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Home Editorials of Interest Taipei Times WHO demonstrates true motives

WHO demonstrates true motives

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When US President Donald Trump pointed the finger at the WHO, WHO Director-General Tedros Adhanom Ghebreyesus did not face the music; instead, to distract from the mounting pressure, he groundlessly claimed that he was personally attacked by Taiwan with racial discrimination.

The outrageous accusation has stirred scads of uproar in vibrant Taiwanese society.

The backfire was presented as a full-page advertisement in the New York Times. After several hours, the WHO highlighted 13 points with misleading pieces of information to gainsay the ad.

Apparently, the WHO has spent time preparing to fight against the Taiwan issue, even though Taiwan had no intention to start a war in the first place.

When an NHK journalist raised a question about Taiwan at an international news conference, again, the pundits of the WHO showed how ready they were to retort questioning voices.

The WHO’s swift management on matters about Taiwan left many wondering why it could not have exhibited this kind of efficient executive ability when the COVID-19 pandemic was still in the nascent stage.

The WHO could have taken many measures if it were truly professional and politically neutral; unfortunately, they dropped the ball from the beginning.

It is natural for an international public organization to be supervised, especially in an era of pandemic, but when the onslaught of criticism flooded the WHO, the leader did not reflect on his dereliction of duty, but chose to evade the blame.

Tedros keeps professing the compassionate tenets of the WHO, but has already betrayed the core value of humanity. It is far beyond disappointing to witness the WHO so paralyzed in this pandemic.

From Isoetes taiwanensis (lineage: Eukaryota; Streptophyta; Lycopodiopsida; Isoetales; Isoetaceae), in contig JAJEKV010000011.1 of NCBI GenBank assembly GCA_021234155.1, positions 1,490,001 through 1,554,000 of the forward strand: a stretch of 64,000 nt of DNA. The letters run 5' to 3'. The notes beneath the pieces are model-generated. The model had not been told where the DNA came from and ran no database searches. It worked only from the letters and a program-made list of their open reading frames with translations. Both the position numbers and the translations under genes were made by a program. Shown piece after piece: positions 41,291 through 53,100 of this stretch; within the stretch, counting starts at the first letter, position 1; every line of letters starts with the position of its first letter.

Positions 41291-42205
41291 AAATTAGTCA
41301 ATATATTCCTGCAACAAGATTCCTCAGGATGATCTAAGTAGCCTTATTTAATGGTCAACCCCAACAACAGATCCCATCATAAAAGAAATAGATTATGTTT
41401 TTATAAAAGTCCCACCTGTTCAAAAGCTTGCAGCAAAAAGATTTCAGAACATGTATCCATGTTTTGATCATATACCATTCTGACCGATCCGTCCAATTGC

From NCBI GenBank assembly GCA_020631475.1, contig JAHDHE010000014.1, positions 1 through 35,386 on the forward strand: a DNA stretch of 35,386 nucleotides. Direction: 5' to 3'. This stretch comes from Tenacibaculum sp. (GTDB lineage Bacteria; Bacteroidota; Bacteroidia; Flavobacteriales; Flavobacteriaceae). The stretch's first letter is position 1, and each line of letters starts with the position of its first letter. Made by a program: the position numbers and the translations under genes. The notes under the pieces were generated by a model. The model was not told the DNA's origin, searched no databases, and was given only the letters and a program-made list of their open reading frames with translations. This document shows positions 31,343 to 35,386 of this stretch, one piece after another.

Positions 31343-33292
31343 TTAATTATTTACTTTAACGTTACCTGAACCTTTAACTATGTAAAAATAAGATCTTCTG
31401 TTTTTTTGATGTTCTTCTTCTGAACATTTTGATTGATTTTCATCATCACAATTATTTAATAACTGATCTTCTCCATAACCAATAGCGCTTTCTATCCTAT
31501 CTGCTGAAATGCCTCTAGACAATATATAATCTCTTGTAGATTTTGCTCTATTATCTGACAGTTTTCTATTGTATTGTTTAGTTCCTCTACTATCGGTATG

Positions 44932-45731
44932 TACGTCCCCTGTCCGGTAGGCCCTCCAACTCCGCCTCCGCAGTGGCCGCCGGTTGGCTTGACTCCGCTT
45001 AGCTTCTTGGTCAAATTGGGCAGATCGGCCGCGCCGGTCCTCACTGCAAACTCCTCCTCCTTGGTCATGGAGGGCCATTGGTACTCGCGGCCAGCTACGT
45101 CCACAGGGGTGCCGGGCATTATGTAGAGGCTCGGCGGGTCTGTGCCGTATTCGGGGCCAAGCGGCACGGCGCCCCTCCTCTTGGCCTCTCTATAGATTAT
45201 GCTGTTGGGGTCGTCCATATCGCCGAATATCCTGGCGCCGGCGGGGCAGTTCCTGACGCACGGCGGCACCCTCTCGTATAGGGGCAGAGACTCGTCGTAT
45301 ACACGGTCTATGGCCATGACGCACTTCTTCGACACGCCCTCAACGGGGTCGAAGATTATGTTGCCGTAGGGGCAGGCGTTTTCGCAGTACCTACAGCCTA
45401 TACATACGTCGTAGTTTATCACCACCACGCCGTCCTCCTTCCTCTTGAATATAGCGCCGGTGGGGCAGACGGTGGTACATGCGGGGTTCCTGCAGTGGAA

He is actually not the scourge of the tragedy. He is just a symbolic figure who represents how one country’s infiltration can damage an essential organization that is supposed to be purely led by professional and objective judgements.

There are many like him losing political neutrality scattered throughout the WHO.

Together, the loss of political neutrality and China’s lack of transparency have contributed to this disaster, throwing the world into a suffering hell.

The WHO’s blindness to China likely hushing up the true pandemic status should be reflected on; as should the panels’ clouded and delayed guidance.

The relationship between China and the WHO should be scrutinized. It is crystal clear that this incompetent organization needs an overhaul.

For Taiwan, the upside is that the WHO is finally forced to officially communicate with it, which used to be taboo.

The WHO gathers worldwide medical elites and has an extraordinary foundation to do its work, but it spoiled the resources to bark up the wrong tree.

Ministry of Foreign Affairs’ statements from 2009 to last year show that Taiwan was allowed to attend only 30 percent of technical meetings and was rejected without reason from the rest; the regional office for the Western Pacific barely provides Taiwan any relevant health information; and the development of Taiwanese vaccines has been deterred because the WHO would not recognize them.

Taiwan’s situation is a far cry from comprehensive participation in the WHO. If someone claims that there is no need for Taiwan to have membership because China owns it and has taken good care of it, they must either be lying or have been fooled.

Taiwan is poised to be a part of the medical community. The WHO should make no mistake that a pandemic cannot isolate Taiwan from the world, but its political prejudice can.

It is a moment of reflection for the WHO and if it must spend some precious time going after a particular nation, Taiwan is the last one it should single out.

Janet Hung is a physical therapist.


Source:
Taipei Times - Editorials 2020/04/30



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